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I've been looking for resources on how to extend JUnit4 with my own annotations.

I'd like to be able to define a @ExpectedProblem with which I could label some of my tests. I've seen there seems to be some material on the net on how to extend TestNG, but I could fine none to extend JUnit4.

Has anyone here extended JUnit4 in the past?

Thanks

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If by @ ExpectedProblem, you mean you're expecting the test to fail, you may be interested in a JUnit @ Rule, available at: github.com/ttsui/pending (Disclaimer: that was written by a colleague of mine). –  Grundlefleck Aug 4 '11 at 8:20
    
Thanks, but it is not related in any way to pending tests nor expecting the test to fail. What I need is something similar, indeed, to @Test(expecting = Exception), but only a bit different. –  devoured elysium Aug 4 '11 at 8:29
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Depending on what you want your @ExpectedProblem annotation to do, another option is to create a @Rule.

This requires JUnit 4.7+, but should be simpler than implementing your own Runner.

For instance, if you want an annotation to say, "this test should throw an exception" then you'll want to take a look at the @ExpectedException rule. Even if that's not enough for your needs it can provide a good starting point for implementing your own rule.

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Rules seemed like a nice idea at first until I saw that "The advantage of this approach over Rules is that Rules are always class scoped" @ stackoverflow.com/questions/6099633/…. I need them to be method scoped (I may want to have 1 method with my annotation and another one without it!). –  devoured elysium Aug 4 '11 at 8:53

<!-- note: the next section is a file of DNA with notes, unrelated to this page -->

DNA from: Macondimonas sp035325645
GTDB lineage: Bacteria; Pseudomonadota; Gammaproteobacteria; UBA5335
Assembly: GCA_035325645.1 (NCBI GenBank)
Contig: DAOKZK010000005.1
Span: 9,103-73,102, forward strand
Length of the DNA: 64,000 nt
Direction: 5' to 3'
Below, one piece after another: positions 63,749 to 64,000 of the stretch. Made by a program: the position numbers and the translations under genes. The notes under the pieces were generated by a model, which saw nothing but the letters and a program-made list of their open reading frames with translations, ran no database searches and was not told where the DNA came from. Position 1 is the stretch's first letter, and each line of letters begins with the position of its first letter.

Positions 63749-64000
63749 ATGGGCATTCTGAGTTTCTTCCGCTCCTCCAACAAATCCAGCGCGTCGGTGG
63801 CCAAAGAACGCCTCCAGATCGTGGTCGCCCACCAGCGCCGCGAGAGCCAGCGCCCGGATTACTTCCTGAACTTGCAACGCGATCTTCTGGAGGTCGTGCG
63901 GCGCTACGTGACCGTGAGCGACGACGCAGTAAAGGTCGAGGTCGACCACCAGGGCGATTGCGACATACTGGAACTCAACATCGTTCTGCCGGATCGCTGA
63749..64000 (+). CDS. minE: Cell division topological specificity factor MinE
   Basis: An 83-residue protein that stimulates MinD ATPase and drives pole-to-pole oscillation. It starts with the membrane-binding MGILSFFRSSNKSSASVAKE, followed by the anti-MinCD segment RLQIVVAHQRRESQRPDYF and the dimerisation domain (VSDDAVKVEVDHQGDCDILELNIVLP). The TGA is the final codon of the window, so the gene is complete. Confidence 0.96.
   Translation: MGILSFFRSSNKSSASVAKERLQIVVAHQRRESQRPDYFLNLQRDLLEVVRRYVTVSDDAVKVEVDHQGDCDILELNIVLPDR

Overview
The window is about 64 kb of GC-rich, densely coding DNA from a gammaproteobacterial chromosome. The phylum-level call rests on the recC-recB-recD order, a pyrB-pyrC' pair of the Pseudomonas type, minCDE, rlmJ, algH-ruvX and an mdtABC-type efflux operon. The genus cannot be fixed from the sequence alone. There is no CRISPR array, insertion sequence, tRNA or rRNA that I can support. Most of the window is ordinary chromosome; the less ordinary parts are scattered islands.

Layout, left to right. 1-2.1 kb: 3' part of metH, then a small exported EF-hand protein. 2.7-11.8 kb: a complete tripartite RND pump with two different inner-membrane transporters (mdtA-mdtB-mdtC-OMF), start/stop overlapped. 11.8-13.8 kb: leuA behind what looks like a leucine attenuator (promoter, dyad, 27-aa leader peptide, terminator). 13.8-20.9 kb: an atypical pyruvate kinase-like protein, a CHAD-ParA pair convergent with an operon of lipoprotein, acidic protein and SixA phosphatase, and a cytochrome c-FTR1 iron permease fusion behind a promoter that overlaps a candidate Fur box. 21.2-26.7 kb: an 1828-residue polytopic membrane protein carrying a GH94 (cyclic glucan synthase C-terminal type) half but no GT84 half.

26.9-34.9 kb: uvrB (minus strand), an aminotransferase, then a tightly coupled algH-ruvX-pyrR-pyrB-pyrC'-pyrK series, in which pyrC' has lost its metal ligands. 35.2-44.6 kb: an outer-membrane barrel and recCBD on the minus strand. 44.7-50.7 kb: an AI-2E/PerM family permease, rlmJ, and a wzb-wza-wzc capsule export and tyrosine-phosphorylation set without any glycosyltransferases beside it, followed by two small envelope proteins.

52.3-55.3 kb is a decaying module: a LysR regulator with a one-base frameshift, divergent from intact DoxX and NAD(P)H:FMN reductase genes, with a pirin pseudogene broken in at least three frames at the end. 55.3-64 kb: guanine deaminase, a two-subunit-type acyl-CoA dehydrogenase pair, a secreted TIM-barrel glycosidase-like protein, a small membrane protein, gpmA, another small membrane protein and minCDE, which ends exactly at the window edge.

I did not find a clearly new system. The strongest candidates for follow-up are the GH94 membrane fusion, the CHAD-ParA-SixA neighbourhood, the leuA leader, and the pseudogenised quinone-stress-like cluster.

@devoured elysium Within your method rule, you can check for the presence of any particular annotation on the method, and have the Rule act as a noop if the annotation is missing. –  Grundlefleck Aug 4 '11 at 9:23
    
+1 on Grundlefleck's comment @devoured elysium That's exactly what I'd do—check the target of the MethodRule upon invocation for the annotation we're interested in, and modify the test execution based on that. –  AlistairIsrael Aug 4 '11 at 13:18
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Basic approach is to create your own class runner. For instance, by extending the org.junit.runners.ParentRunner or org.junit.runners.BlockJUnit4ClassRunner classes. You would then annotate your test class with @RunWith(<your class runner>.class). In your runner, you could then analyze the test-class to check for annotations and take appropriate actions etc. Found this googling: http://tedyoung.me/2011/01/23/junit-runtime-tests-custom-runners/

This is how Spring modeled their JUnit support, using the org.springframework.test.context.junit4.SpringJUnit4ClassRunner

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Thanks! I'm just going to ask you the obvious: isn't there a way to avoid having to pollute all my test methods with that clumsy @RunWith()? –  devoured elysium Aug 4 '11 at 8:44
    
No, AFAIK there is no way to configure a runner globally. Worth noting though is that JUnit itself recommends always using the @RunWith annotation on all your test-classes to ensure future proofing. If your test-class is a JUnit 4 test, it should be annotated @RunWith(JUnit4.class). The current release (JUnit 4) defaults to a BlockJUnit4ClassRunner unless otherwise specified. –  pap Aug 4 '11 at 9:04
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